"Becoming California, a series that brings the California Gold Rush alive with the people who lived it."
Mexico Gave Up Ownership of Gold Country Riches

by Don Baumgart

James Marshall's discovery of gold on the American River in January of 1848 came one week before the Treaty of Guadalupe Hidalgo gave California to the United States. In March the U.S. paid Mexico $15 million for what would be California, Nevada, Utah and parts of the future states of Wyoming, Colorado, Arizona and New mexico.

In campaign after campaign the upstart young nation had defeated its southern neighbor. It was time to negotiate peace. In February of 1848 a treaty was submitted to the U.S. Senate.

The treaty was described as bringing "...a peace which every one will be glad of, but no one would be proud of." And then Marshall's fingers grasped the shiny metal. The ending to the two-year war with Mexico made what was about to happen an American saga.

By summer the one-word news report, "Gold!" had spread from Oregon to the Mexican border. By year's end every able-bodied man in California was already hard at work in the diggings, aware that the world knew the secret and was on its way.

The reports from the mines were heady.

"Five men up on the Feather River took $75,000 out of the ground in three months!"

"Sailors who jumped ship to pan gold were finding $2,000 to $5,000 a day!"

"An Irish teamster named John Sullivan took $26,000 from his diggings on the Stanislaus River!"

"On a four-foot-square claim described as 'not big enough for a grave' a miner unearthed 20 pounds of gold!"

San Francisco welcomed these miners back from the fields with their hefty pokes of nuggets and dust and if the stories seemed to grow as the pile of gold on the bar shrank, few noticed. They were the originals. Soon would come the New York hat merchant, the whaler out of Bedford, the Harvard student and the Bowery politician.

John Marsh Smith, a thirty-year-old Baltimore Quaker, left his two small sons and his wife Elizabeth at home and went in search of gold with his younger brother Frederick. It was June of 1849.

Smith reached the gold fields after crossing the Isthmus of Panama. His letters back to his wife Elizabeth told of the fate of the come-lately. "I was quite pleased with the process of gold washing, but found without much observation that labor is the true capitel of this great and growing country."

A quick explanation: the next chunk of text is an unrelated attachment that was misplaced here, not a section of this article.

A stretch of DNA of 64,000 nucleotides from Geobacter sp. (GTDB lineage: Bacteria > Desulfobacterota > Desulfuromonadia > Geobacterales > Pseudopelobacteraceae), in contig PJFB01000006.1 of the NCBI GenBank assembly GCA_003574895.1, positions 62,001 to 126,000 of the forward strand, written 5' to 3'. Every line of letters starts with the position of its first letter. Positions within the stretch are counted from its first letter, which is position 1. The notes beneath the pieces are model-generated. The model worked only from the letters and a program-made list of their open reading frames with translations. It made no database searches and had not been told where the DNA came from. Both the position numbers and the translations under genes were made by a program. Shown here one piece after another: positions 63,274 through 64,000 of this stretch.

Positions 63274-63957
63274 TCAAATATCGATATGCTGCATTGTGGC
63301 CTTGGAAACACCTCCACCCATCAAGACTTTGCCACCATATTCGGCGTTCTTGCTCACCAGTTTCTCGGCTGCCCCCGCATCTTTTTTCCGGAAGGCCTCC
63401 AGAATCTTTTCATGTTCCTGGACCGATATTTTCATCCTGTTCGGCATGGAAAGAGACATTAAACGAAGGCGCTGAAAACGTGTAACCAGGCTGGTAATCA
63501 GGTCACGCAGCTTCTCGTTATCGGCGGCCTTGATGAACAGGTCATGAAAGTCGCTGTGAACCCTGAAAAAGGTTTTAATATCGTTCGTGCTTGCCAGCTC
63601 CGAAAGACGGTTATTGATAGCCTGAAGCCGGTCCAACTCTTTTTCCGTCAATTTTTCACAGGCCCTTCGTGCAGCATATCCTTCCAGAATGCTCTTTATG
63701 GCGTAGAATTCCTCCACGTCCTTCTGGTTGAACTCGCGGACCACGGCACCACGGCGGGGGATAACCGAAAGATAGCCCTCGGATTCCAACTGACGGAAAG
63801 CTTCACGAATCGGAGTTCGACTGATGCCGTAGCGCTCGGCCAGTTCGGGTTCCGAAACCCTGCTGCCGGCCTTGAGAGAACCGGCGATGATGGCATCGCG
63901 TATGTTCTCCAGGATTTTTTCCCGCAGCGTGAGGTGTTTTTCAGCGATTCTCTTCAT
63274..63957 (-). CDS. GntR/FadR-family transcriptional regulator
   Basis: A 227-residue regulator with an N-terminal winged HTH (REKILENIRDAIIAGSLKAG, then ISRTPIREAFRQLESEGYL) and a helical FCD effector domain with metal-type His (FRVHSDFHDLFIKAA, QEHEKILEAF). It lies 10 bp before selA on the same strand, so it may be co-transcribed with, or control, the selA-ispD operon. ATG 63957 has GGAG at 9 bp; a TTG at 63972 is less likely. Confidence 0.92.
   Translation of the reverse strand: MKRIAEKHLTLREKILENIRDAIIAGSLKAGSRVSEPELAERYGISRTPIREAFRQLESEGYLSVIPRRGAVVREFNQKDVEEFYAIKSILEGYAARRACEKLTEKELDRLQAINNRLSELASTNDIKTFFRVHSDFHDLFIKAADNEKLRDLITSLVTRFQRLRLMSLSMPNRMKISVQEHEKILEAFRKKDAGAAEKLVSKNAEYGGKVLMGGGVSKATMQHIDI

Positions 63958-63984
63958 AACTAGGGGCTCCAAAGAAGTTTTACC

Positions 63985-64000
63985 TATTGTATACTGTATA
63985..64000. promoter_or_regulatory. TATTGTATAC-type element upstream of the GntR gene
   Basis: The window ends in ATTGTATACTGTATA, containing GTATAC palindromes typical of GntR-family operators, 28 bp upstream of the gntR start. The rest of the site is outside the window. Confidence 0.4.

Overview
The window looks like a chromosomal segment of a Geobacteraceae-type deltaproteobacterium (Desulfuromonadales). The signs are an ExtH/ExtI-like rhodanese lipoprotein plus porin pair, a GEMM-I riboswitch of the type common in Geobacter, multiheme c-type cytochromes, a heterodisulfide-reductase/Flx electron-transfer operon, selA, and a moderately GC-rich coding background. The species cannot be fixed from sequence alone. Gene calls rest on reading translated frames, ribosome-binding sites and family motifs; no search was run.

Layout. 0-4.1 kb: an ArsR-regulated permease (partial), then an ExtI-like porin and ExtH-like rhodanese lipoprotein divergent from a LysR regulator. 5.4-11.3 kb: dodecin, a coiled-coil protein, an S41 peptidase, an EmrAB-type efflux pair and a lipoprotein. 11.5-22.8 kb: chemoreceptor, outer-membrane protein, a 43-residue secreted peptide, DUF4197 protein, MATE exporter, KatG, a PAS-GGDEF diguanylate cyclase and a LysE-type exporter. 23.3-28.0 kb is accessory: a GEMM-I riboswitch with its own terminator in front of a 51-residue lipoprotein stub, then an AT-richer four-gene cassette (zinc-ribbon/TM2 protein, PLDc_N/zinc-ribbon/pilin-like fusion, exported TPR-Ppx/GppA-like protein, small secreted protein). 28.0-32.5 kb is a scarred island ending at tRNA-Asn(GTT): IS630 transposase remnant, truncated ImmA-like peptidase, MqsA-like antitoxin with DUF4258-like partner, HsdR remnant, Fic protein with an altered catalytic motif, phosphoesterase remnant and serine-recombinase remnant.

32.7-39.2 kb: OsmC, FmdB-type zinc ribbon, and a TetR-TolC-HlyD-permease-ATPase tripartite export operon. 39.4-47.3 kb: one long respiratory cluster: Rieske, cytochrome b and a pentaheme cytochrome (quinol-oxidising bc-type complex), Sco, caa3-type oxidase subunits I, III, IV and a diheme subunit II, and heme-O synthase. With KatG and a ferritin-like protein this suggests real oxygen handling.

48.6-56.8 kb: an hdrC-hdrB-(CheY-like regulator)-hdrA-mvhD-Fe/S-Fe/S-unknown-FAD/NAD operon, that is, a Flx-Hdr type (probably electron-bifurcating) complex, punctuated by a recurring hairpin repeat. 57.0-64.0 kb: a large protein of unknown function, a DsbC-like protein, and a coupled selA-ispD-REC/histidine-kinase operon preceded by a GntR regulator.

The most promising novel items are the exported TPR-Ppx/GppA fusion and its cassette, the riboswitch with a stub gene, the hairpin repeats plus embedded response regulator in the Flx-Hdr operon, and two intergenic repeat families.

Another letter ended, "P.S. When I make money enough to live comfortable, and buy a little farm, I am away from here."

From Sacramento he wrote, "On my return to this place from San Francisco I found Fred rather the worse of hard work and exposure." He nursed his brother back to health. "I am ashamed of the time I have been in this country and not yet a single remittance."

Winter came to the gold country and Smith penned this description of Sacramento to his wife waiting in Baltimore: "...mud almost to a mule's back being one of the predominant features..."

On Christmas in the year of the Forty-Niner Smith found encouragement. "I have heard great news from the mines today," a letter to Elizabeth reported. "The high water has driven people to the hills where they never thought of digging and their success is great!" Nearly a year later Smith would still be searching for his El Dorado. "I think I will have some luck yet," he wrote.

He mentioned a "little sack containing some gold of my own digging for thee," that was being delivered to his wife. But, later that month his tone was again dark.

"In this country one becomes the creature of circumstance. In Sacramento (where he managed a failed hotel) I was not doing as well as one ought when the continued attacks of dysentery and Fevers were regular." He announced that he was heading north by ship to try trading in the Oregon markets of Astoria and Portland.

John Marsh Smith, the Quaker Forty-Niner from Baltimore, returned to San Francisco and headed for home in January of 1851, his adventuring career less of a financial success than his letters home, each beginning, "Dear Lizzie." They became one of the lasting chronicles of the Gold Rush.

— end —
(Copyright 2001, Don Baumgart)


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